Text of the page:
• Inguinal hernias 
  • Gonadal torsion
Case of true hermaphroditism

External genitalia in hermaphroditism
An individual with hermaphroditism with a well-developed phallus and right scrotal ovotestis gonad (a), and penoscrotal hypospadias (b)

Image: “Case of True Hermaphrodite” by Shilpa Sharma and Devendra K. Gupta. License: CC BY 4.0.


  • History and physical examination
  • Measurement of baseline electrolytes and adrenal steroids → exclude congenital adrenal hyperplasia (potentially life threatening!)
  • Labs: follicle-stimulating hormone (FSH), luteinizing hormone (LH), anti-Mullerian hormone (AMH), testosterone levels:
    • Assessment of testicular function: Administration of a human chorionic gonadotropin (hCG) stimulation test is accompanied by a rise in the baseline testosterone levels.
    • Assessment of ovarian function: 
      • Measurement of inhibin A level
      • Administration of a human menopausal gonadotropins (hMG) stimulation test is accompanied by a rise in estrogen levels.
  • Imaging: ultrasound or magnetic resonance imaging (MRI) of the abdomen and pelvis to assess the presence and structure of gonads, uterus, and/or vagina
  • Karyotyping: should be done as soon as possible:
    • If 46,XX karyotype: Conditions that lead to the virilization of female newborns should be excluded.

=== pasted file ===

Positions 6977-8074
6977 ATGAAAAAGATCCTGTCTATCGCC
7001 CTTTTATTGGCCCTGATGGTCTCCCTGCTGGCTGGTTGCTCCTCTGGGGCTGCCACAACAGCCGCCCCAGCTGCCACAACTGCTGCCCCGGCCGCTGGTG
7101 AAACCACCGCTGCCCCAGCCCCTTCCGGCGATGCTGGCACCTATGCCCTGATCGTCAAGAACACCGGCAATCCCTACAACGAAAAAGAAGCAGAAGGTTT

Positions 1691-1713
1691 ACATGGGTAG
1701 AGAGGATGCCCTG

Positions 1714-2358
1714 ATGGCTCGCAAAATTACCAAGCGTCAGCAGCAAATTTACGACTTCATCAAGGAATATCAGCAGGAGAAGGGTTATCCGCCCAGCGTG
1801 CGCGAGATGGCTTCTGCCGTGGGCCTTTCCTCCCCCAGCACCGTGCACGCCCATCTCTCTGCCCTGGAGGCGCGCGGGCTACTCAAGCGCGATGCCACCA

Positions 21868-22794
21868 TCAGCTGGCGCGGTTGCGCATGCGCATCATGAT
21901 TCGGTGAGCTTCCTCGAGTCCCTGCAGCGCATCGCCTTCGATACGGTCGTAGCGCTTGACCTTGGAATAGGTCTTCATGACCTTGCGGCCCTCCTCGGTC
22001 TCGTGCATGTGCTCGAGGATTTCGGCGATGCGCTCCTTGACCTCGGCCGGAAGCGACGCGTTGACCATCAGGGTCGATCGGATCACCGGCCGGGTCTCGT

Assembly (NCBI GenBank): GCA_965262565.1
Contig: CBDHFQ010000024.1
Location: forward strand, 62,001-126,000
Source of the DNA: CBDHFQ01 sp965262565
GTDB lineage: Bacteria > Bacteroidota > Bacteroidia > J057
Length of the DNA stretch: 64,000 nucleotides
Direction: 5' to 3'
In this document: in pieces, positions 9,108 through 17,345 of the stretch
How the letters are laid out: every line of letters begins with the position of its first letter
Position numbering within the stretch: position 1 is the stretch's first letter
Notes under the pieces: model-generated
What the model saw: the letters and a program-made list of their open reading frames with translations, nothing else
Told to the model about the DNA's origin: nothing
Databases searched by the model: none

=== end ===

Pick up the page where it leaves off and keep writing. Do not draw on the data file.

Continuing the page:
• If 46,XY karyotype: Causes of ambiguous genitalia should be excluded.
  • Gonadal biopsy: the gold standard to confirm the diagnosis of ODSD via histologic examination


Medical management

  • Gender assignment typically still recommended during the neonatal period
  • Hormone replacement therapy to initiate puberty if delayed
  • Counseling services with expertise in disorders of sexual development

Surgical management

  • Removal of the abnormal gonad (testis, ovary, or ovotestis) is often indicated once the diagnosis is confirmed:
    • Removal of testicular tissue improves fertility for 46,XX individuals with functional ovarian tissue.
    • Removal of ovotestis gonad in individuals with a Y chromosome due to the risk of malignant transformation
  • If not removed, gonads with Y chromosomal material positioned intra-abdominally should be brought down to the scrotum and/or placed in a fixed position that can be easily monitored.
  • Surgical reconstruction of genitalia often delayed beyond infancy:
    • Chromosomal, behavioral, and hormonal factors are considered.
    • The child should be involved in the decision-making process!

Differential Diagnosis